Review: Two Debuts Make for a Week of Philharmonic Firsts

The New York Philharmonic is still rolling out the features of its new home, the freshly gut-renovated David Geffen Hall.

For its performances this week, the orchestra is deploying a 50-foot-wide media wall in its lobby, with the promise of regularly simulcasting concertsfree to the public.

That’s a technological coup, to be sure, but the bigger news this week ought to be the conductor Hannu Lintu’s Philharmonic debut. A Finn with a global audience, thanks to a discography stacked with recorded premieres of exciting works by composers including Kaija Saariaho and Magnus Lindberg, he steered the orchestra on Wednesday through the most revealing and entertaining concert I’ve heard the ensemble deliver this season.

The Philharmonic’s concerts this week, which include Bartok’s Concerto for Two Pianos and Percussion, could be seen from either the auditorium or the lobby of Geffen Hall.Credit…Hilary Swift for The New York Times

It helps that the program, which runs through Saturday, is compelling and unusual. Stravinsky’s tangy Symphonies of Wind Instruments pairs well with the playful strangeness of Bartok’s rarely heard Concerto for Two Pianos and Percussion, which featured the star pianist Daniil Trifonov and his former teacher Sergei Babayan. The all-Finnish second half — of Saariaho’s “Ciel d’Hiver” and Sibelius’s Symphony No. 7 — sits squarely in Lintu’s wheelhouse.

This is the kind of both broadly accessible and aesthetically rich program that we need to see more often. The same goes for Lintu’s presence at the podium. It’s fortunate that this is the week in which the Philharmonic debuts its bank of high-definition monitors — known as the Hauser Digital Wall — in the lobby.

When the wall is activated, anyone can walk into the Geffen lobby and claim a spot in front of it — no reservation or payment required. You can sit on the floor, or on a nearby couch, chair or stool, and take in the show. (That’s what I did on Thursday night, after seeing the concert in the auditorium on Wednesday.)

The speaker sound in the lobby is nowhere near equal to the acoustic experience in the hall. In front of the wall, there was also ambient noise, like the jangling key chains of roving police patrolling the area, sometimes with canine partners. (Sit close to the screen to cut down on that.)

No reservations or expenses are required to watch a concert from the lobby.Credit…Hilary Swift for The New York Times
The hope is that the lobby wall’s offerings will make ticket-buyers of curious passers-by.Credit…Hilary Swift for The New York Times

Think of the lobby simulcast as an Amtrak quiet car: You know you’re never going to get total silence. But after a harried shift at work, dropping by could offer a glancing, much-appreciated bit of culture, with no planning or expense necessary. (On Thursday, the lobby’s concession stand was also open, at least during the first half of the show.)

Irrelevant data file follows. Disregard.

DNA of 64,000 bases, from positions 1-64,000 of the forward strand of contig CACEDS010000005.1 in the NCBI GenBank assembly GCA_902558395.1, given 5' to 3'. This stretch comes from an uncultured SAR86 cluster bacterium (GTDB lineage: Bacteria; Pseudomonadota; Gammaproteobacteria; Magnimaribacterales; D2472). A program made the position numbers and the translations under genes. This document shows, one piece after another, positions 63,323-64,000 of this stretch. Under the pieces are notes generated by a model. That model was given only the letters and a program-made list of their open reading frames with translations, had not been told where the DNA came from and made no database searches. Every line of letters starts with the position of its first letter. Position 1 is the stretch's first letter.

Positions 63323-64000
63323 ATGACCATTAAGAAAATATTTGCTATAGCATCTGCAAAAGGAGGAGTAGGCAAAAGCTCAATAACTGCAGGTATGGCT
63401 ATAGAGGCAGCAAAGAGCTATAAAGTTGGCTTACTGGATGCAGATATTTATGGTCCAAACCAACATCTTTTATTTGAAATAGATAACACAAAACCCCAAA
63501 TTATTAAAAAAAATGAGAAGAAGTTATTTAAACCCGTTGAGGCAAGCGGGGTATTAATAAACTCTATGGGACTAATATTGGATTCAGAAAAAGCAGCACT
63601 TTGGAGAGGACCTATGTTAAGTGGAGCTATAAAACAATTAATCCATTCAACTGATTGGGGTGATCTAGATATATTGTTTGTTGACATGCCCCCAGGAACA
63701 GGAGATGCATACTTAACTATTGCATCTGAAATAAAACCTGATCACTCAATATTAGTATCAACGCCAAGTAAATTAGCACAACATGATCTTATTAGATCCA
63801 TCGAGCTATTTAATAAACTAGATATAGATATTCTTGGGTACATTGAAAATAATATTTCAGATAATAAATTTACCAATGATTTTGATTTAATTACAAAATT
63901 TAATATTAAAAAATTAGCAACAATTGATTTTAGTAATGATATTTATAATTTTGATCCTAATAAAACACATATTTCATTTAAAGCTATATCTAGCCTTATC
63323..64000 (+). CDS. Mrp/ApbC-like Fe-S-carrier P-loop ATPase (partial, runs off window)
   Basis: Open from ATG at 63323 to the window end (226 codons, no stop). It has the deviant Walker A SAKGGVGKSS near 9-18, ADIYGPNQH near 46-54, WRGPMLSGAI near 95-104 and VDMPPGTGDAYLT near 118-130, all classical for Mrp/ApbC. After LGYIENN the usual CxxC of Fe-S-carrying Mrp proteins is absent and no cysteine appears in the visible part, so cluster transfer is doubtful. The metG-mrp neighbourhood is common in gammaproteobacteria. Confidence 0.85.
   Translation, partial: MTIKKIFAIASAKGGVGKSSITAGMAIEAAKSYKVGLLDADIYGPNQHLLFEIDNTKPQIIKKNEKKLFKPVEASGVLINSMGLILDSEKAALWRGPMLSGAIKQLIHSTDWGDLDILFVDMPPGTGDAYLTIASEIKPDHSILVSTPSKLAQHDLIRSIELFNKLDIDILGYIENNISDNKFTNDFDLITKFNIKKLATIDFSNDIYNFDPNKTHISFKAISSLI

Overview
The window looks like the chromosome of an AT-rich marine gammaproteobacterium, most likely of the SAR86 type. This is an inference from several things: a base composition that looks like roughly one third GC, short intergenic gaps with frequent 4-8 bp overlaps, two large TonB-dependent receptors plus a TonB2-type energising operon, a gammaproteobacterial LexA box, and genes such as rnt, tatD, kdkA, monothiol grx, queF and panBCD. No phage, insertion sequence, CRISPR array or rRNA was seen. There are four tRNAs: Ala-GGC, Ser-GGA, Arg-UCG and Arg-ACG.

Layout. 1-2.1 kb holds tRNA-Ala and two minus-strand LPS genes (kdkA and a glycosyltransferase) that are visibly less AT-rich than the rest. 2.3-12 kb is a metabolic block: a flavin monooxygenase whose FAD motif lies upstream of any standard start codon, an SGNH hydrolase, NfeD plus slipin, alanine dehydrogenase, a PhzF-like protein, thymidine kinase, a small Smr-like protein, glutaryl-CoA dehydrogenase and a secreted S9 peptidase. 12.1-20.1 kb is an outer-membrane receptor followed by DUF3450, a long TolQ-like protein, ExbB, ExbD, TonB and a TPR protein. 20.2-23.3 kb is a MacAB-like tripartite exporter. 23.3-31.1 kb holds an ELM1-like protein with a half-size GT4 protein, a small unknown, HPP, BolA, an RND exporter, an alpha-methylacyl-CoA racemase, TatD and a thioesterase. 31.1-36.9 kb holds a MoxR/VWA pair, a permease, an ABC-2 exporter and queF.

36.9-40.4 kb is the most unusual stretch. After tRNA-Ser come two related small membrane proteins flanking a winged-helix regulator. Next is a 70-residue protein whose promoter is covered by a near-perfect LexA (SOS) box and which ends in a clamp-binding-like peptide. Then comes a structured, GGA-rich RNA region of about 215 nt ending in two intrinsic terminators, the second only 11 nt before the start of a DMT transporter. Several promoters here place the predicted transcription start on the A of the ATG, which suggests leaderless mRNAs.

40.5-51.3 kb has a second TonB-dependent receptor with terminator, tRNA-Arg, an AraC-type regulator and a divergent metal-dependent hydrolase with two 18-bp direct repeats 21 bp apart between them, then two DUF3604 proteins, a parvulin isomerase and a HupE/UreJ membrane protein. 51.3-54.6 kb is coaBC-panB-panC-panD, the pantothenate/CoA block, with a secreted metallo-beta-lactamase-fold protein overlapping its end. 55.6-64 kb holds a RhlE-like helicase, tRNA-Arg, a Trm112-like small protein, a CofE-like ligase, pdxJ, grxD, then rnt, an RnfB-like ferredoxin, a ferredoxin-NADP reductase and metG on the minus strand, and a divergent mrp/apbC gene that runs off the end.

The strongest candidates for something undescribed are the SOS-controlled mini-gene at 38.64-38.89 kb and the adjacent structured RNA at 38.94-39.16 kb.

The hope is that the lobby’s offerings will tempt those who are classical-curious into investing in tickets for the auditorium experience.

And Lintu’s appearance is well worth the price.

His experience with steely yet lush Finnish contemporary music has prepared him to lead the Philharmonic while it is still in the process of refining its approach to this hall’s clear, if slightly clinical, sound. On Wednesday, the adjustment seemed to remain a work in progress — some overly acidic collisions of treble tones appeared in the Stravinsky, for example — but there was also much that proved electrifying under Lintu’s baton.

The first movement of the Bartok concerto — which has its roots in a chamber version for pianists and percussionists — builds from a murmuring, mystic opening to riotous ensemble play. But Lintu ensured that the dramatic transitions did not come across as jagged.

The lobby simulcasts, while a nice taste of culture at the end of the day, don’t compare with the acoustics of the auditorium.Credit…Hilary Swift for The New York Times

In the first movement, subtle, rolling bass frequencies in the percussion bloomed and seemed to organically inspire intense pianistic volleys between Trifonov and Babayan. And the concerto’s string parts — which come across as extraneous in some readings — sounded fully integrated here, whether in moments of plucked frenzy in the second movement or in swooning melodic accompaniment, in the third. If Babayan’s recourse to romantic rubato occasionally threatened to tarry behind Lintu’s beat, Trifonov was there to keep things on course.

After intermission (and a two-piano Mozart encore from Trifonov and Babayan), Lintu stirred the principal clarinetist, Anthony McGill, into some gently pressurized yet still warmly voiced figures in “Ciel d’Hiver.” And Sibelius’s final symphony — officially a single, transporting 20-minute movement — unfurled with a majesty that required no special pleading (or the orchestral blaring of recent Philharmonic performances).

Before the Thursday concert’s second half, McGill dropped by the lobby and appreciated some of the Bartok concerto, before suiting up to get onstage. We exchanged some positive impressions about the multimedia presentation. But I also took the opportunity to share my opinion that Lintu might be the week’s real highlight.

McGill praised the conductor, and when I said that I hoped Lintu would return, he added, “I hope so, too.” For now, this week is your chance to hear him lead the Philharmonic, from in the hall or in the lobby: You choose.

New York Philharmonic

This program repeats through Saturday at David Geffen Hall, Manhattan;

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